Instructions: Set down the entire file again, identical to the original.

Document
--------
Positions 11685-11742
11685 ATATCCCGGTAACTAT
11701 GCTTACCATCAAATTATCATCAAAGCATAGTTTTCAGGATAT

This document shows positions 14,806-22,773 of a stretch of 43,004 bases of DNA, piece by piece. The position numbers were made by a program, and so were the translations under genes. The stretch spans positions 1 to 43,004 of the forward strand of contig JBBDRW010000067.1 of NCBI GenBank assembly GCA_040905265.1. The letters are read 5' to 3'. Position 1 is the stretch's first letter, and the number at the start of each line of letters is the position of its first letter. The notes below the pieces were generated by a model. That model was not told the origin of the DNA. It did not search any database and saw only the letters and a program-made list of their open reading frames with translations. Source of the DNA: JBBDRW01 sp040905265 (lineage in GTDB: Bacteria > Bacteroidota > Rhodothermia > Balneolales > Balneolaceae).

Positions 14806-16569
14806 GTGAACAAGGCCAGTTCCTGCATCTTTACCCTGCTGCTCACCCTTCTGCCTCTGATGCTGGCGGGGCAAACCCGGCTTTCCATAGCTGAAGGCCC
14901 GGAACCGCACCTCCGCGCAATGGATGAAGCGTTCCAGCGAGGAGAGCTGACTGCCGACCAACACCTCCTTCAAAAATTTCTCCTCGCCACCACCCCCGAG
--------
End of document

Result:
Positions 11685-11742
11685 ATATCCCGGTAACTAT
11701 GCTTACCATCAAATTATCATCAAAGCATAGTTTTCAGGATAT

This document shows positions 14,806-22,773 of a stretch of 43,004 bases of DNA, piece by piece. The position numbers were made by a program, and so were the translations under genes. The stretch spans positions 1 to 43,004 of the forward strand of contig JBBDRW010000067.1 of NCBI GenBank assembly GCA_040905265.1. The letters are read 5' to 3'. Position 1 is the stretch's first letter, and the number at the start of each line of letters is the position of its first letter. The notes below the pieces were generated by a model. That model was not told the origin of the DNA. It did not search any database and saw only the letters and a program-made list of their open reading frames with translations. Source of the DNA: JBBDRW01 sp040905265 (lineage in GTDB: Bacteria > Bacteroidota > Rhodothermia > Balneolales > Balneolaceae).

Positions 14806-16569
14806 GTGAACAAGGCCAGTTCCTGCATCTTTACCCTGCTGCTCACCCTTCTGCCTCTGATGCTGGCGGGGCAAACCCGGCTTTCCATAGCTGAAGGCCC
14901 GGAACCGCACCTCCGCGCAATGGATGAAGCGTTCCAGCGAGGAGAGCTGACTGCCGACCAACACCTCCTTCAAAAATTTCTCCTCGCCACCACCCCCGAG